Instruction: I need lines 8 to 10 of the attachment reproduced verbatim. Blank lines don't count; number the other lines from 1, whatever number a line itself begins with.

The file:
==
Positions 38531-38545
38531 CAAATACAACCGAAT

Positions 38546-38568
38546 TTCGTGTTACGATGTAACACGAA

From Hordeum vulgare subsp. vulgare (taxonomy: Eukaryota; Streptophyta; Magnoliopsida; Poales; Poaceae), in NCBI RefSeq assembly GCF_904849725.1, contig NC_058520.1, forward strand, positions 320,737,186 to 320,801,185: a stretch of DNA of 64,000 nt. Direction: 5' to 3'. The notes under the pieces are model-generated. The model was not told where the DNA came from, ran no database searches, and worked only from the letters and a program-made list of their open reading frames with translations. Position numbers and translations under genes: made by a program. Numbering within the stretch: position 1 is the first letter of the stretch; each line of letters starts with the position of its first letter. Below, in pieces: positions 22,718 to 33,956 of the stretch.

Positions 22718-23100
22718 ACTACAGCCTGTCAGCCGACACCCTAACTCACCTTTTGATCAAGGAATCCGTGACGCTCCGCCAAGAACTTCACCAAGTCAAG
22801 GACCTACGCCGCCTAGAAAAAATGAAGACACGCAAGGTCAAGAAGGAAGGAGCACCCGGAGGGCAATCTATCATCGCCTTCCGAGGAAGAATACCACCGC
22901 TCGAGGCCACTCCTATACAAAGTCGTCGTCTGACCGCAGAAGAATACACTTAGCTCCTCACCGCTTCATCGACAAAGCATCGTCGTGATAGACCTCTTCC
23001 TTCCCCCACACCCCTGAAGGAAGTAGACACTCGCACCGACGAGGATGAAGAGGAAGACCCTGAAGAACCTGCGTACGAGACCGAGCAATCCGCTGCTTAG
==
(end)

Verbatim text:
22801 GACCTACGCCGCCTAGAAAAAATGAAGACACGCAAGGTCAAGAAGGAAGGAGCACCCGGAGGGCAATCTATCATCGCCTTCCGAGGAAGAATACCACCGC
22901 TCGAGGCCACTCCTATACAAAGTCGTCGTCTGACCGCAGAAGAATACACTTAGCTCCTCACCGCTTCATCGACAAAGCATCGTCGTGATAGACCTCTTCC
23001 TTCCCCCACACCCCTGAAGGAAGTAGACACTCGCACCGACGAGGATGAAGAGGAAGACCCTGAAGAACCTGCGTACGAGACCGAGCAATCCGCTGCTTAG